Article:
Intersections Colloquia

Colloquia are different than seminars. Where seminars are typically in-depth explorations of a particular academic subject, colloquia are more experiential—encouraging active engagement and reflection. In the Intersections program, seminars are full 4-credit courses. Colloquia are typically one-credit, which means it's possible to enroll even if you're carrying a full load of other courses. 

The Scholars program offers three kinds of colloquia:

Intersections 130: Scholars Colloquium

Scholars Colloquium is a one-credit course that provides small-group discussions of readings, of local or national current events, or of the amazing cultural and intellectual events available on campus. Some sections of the colloquium focus on a particular theme for the semester; others range more broadly to include attendance at such events as lectures (by Luther faculty members and visiting scholars and dignitaries), concerts (ranging from classical to jazz to contemporary), theatre and dance performances, poetry readings, and art shows. The various sections of Scholars Colloquium are taught by faculty members from across the curriculum (open to first-year students by invitation).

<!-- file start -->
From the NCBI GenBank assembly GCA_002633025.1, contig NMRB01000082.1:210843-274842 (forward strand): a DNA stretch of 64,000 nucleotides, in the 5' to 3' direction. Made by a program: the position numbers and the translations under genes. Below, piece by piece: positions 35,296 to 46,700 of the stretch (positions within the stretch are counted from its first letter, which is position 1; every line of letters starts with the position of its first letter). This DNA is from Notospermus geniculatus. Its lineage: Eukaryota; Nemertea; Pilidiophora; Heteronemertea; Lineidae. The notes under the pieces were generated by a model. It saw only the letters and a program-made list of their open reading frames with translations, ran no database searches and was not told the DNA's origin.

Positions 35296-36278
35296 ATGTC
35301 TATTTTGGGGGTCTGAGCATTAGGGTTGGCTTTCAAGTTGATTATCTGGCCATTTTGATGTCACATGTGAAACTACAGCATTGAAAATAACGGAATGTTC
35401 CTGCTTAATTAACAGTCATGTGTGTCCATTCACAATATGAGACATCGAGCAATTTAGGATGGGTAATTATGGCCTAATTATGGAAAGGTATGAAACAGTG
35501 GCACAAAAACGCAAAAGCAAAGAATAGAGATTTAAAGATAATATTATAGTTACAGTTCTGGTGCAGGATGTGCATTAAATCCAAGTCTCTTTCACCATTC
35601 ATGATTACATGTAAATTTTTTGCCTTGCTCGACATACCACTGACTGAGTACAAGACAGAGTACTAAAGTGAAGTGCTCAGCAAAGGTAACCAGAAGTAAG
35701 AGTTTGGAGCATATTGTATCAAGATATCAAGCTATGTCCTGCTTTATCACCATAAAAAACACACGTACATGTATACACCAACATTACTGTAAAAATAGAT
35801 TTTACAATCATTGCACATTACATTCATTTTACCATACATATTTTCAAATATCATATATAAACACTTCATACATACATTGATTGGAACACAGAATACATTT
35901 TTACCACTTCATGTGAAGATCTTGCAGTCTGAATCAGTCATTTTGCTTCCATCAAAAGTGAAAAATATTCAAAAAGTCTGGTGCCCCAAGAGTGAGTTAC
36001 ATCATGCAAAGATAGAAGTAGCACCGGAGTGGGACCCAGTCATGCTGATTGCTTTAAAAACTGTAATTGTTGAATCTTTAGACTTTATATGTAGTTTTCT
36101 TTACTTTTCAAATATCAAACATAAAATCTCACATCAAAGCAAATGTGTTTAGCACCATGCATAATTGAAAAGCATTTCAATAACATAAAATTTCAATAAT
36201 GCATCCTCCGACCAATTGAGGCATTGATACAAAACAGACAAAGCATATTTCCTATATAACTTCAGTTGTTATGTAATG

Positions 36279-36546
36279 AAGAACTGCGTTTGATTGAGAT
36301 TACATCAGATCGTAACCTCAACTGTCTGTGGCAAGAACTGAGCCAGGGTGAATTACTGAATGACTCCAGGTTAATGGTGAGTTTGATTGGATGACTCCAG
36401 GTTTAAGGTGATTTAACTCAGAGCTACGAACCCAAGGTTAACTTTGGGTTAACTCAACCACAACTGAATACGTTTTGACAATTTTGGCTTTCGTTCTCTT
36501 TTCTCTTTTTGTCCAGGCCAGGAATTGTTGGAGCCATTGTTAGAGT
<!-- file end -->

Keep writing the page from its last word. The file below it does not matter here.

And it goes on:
Intersections 350: Civic Engagement

This one-credit colloquium is a project-driven course designed to inspire participation in the communities in which we live and to encourage students to use their knowledge and passion to live out Luther College’s mission to “serve with distinction for the common good.” The objective of this course will be to identify and understand a local or global challenge and tackle a piece of it. Students will collaborate to research a problem, design an action plan, carry out a project, and report on their project and its outcomes.

Intersections 450: Global Positioning for Service (GPS)

What now? How have all of your college learning experiences prepared you for life after Luther? This one-credit colloquium will ask students to reflect on their goals, their research experience, and their learning in relation to opportunities for graduate school, career, citizenship, and leadership in the larger world. It will emphasize investigation of and reflection on contemporary global issues and needs, as well as analyzing potential solutions and how we individually and collectively might use our learning, gifts, and skills to address them. (Junior/senior standing expected.)